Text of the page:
As the sun prepared to take our leave and the shadows grew darker, the beach grew more serene. Laden with sand, we had a weary walk back to the parking and I must admit I didn’t want to leave. I thanked myself for being there.
A Day on The Backwaters
Houseboats were something I had only seen on TV and movies mostly associated with romantic getaways. I had only heard of the deep dark backwaters and now I was about to experience them. We had plans of hiring a houseboat but as we could not make the advance booking on time we ended up on a Shikara. We decided to take a morning ride and finish it well before it turns hot. We were charged 500 Rs per hour.
In our 2 hours long ride, I realized that people who spoke highly of their backwaters experiences were not actually exaggerating nor did they overrate it. We boarded the Shikara in the morning at 9. There were four of us and our journey started from the place which is the finishing point of the famous Kerala Boat Race. The sap green water surrounded by bending trees and houses on the banks presented a unique view. Right in front, you can see the path of the water winding and winding and you feel like you are proceeding on a dangerous journey but you like the thrill too. The Shikara provided a comfortable lounging experience but we preferred to sit in the front watching the water. We clicked pics abundantly and relished the view. After around half an hour, we stopped nearby to get some refreshments and coconut water. The person selling refreshments had a pet eagle. My cousin tried to get the eagle on his arm and with some help, he could manage it and clicked a selfie too.
The calmness of the water and humble life around the place brings you closer to nature. The journey reaches ‘the turning point” as it just enters the Vembanad Kayal which is known to be too deep to be safe and the boundaries of the land vanishes as soon as you enter it. From there the boat takes a “U-turn” and we headed back on to the point where we started.
A Tryst With Ambalapuzha Sree Krishna
We had reserved the evening for a special meet with none than Lord Krishna. The little toddler God resided in Amblapuzha, about 10 km away from the main Alappuzha city. The Ambalapuzha Sri Krishna Kshetram is well known for its delicious Payasam (Kheer) which people say has a taste that’s unmatched. And of course, there are plenty of legends related to it.
There is something about the temples in Kerala which is exemplary. There is something about the lamps, the flickering light, the chanting of the mantras and the temple pond that reflects God’s bounty and the air that resonates with the hymns. Being from Kodungallur, I am familiar with the majestic ambiance of the Malayali temple. That evening, as I prayed in the queue to the toddler Krishna, I felt my soul filling with his divine music.
Outside the temple, there were kiosks with all sorts of toys and fancy items. For tourists, these are the best places to pick up Souvenirs and collectibles. I bought an idol of a butter licking Krishna.
Bowing to the Serpent God at Mannarshala Temple, Haripad
The next morning dawned early. We had to reach Mannarshala temple early in the morning at around 5 o’ clock. I had heard about this famous temple of the Serpent Gods. It is similar to the one I had been to near Kodungallur, my hometown. The temple is an old palace converted into a shrine. The place is situated amidst moderately thick trees with sculptures of snake Gods. Needless to say, Nagapanchami is the most auspicious occasion here. The temple is a special pilgrim for childless couples. There are special rituals for couples praying for children. The most famous one is up turn the utensil (Uruli) in front of the Lord. The ritual has known to have born results for many. We witnessed many couples performing the ritual. I was very much fascinated by the sculptures of snake-heads all along the pavements, walls, and gates. There were hermit ladies in a section of the temple who gave advice to devotees regarding their personal problems. Such was the abode of the serpent God.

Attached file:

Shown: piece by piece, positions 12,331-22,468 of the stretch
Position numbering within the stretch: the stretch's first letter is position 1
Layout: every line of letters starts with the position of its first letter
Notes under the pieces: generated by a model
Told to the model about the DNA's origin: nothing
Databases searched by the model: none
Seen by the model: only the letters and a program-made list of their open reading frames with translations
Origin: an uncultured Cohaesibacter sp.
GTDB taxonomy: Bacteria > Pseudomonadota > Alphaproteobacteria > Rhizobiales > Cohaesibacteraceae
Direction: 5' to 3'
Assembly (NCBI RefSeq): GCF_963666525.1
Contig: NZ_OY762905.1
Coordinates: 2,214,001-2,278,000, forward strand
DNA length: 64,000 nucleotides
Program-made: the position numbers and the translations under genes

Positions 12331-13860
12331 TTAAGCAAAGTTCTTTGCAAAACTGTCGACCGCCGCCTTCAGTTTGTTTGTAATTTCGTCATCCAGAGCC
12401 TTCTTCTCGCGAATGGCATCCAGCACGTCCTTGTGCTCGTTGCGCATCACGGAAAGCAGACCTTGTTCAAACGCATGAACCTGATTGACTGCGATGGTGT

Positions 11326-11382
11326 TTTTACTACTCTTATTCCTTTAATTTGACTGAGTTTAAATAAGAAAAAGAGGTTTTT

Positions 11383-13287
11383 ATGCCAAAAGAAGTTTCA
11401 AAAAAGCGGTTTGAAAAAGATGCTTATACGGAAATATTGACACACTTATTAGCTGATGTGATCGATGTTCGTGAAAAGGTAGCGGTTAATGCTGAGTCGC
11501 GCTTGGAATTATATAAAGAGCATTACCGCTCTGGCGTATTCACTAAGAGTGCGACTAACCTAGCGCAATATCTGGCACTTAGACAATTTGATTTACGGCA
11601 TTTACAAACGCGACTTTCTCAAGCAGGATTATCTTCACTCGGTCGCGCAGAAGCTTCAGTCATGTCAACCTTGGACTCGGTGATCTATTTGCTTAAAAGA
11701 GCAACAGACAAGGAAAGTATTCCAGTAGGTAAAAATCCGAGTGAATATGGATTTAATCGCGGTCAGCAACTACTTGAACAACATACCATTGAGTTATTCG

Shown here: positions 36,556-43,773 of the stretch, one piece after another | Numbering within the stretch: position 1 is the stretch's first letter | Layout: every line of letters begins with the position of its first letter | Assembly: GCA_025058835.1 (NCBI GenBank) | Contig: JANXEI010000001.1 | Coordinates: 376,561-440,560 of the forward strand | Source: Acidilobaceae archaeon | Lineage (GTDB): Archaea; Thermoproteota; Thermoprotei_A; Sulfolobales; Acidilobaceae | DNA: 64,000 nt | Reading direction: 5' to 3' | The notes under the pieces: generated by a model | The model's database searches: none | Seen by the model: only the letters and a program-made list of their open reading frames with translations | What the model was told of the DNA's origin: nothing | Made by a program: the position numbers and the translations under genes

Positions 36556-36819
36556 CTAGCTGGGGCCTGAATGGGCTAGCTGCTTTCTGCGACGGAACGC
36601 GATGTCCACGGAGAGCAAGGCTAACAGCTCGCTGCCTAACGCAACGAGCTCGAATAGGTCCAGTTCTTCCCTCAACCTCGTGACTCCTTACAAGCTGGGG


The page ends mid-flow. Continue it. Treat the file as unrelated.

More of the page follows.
Nature Watching at Punnamada Kayal
For the evening, my cousins kept me guessing about their plans. At around 4 o’ clock, they asked me to get ready. I was still guessing. We walked up to the Punnamada Kayal. Another famous houseboat hub. Something very authentic and simple had been arranged for me. A man brought his small canoe near us and asked us to get on it. The Kayal (backwater) is vast and the famous boat ride during Onam festival is also held here. But the part close to our house is narrow. We sat on the canoe and began our ride. Our boatman was a very jolly person with all smiles while he hummed few tunes of the local songs. My cousin tried the oar through the water. What seemed easy wasn’t all that easy. The boatman helped him and he managed to do some rough kayaking. Now it was my turn. I sat near the corner and tried the oar. It was the first time I was holding the oar in my hand. The boatman assisted me and I managed to make some ripples in the water.
On our ride, we saw sprawling green fields with the rays of the setting sun resting on them. There were shining grass blades, storks flying across the fields, far away houses and trees that had their own secret stories. We reached back our starting point. It’s never easy to leave the water. The smaller the boat, the closer you are to water. I felt the coolness and calmness of the water addictive. But, I had to leave it.
Tracing History at Krishnapuram Palace